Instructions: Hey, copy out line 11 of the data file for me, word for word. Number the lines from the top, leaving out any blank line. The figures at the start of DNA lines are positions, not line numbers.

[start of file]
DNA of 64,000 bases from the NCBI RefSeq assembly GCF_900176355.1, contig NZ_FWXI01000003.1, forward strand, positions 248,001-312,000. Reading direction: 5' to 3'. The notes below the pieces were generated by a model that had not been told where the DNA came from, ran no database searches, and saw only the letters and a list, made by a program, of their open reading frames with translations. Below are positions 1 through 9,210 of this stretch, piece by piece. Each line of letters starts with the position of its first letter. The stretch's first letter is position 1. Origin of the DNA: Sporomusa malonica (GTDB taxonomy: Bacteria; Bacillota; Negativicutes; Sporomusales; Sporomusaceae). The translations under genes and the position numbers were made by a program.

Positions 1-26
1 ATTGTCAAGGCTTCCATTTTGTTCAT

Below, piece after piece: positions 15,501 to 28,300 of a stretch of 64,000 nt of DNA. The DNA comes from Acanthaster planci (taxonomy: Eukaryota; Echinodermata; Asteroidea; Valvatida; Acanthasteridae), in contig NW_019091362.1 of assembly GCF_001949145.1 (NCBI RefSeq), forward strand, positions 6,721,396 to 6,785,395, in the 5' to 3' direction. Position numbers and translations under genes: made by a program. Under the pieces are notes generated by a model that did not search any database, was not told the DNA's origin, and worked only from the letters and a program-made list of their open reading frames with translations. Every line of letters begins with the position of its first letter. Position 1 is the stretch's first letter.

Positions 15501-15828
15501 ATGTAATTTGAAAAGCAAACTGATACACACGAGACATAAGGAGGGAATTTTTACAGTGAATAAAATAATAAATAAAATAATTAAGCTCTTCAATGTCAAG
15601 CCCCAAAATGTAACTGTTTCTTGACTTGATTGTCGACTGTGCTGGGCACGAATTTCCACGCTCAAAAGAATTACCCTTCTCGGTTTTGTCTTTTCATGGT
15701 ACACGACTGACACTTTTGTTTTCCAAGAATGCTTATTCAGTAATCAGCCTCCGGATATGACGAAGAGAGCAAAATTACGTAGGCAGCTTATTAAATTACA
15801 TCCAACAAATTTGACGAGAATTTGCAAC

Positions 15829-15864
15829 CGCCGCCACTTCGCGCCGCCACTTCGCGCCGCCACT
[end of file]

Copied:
15829 CGCCGCCACTTCGCGCCGCCACTTCGCGCCGCCACT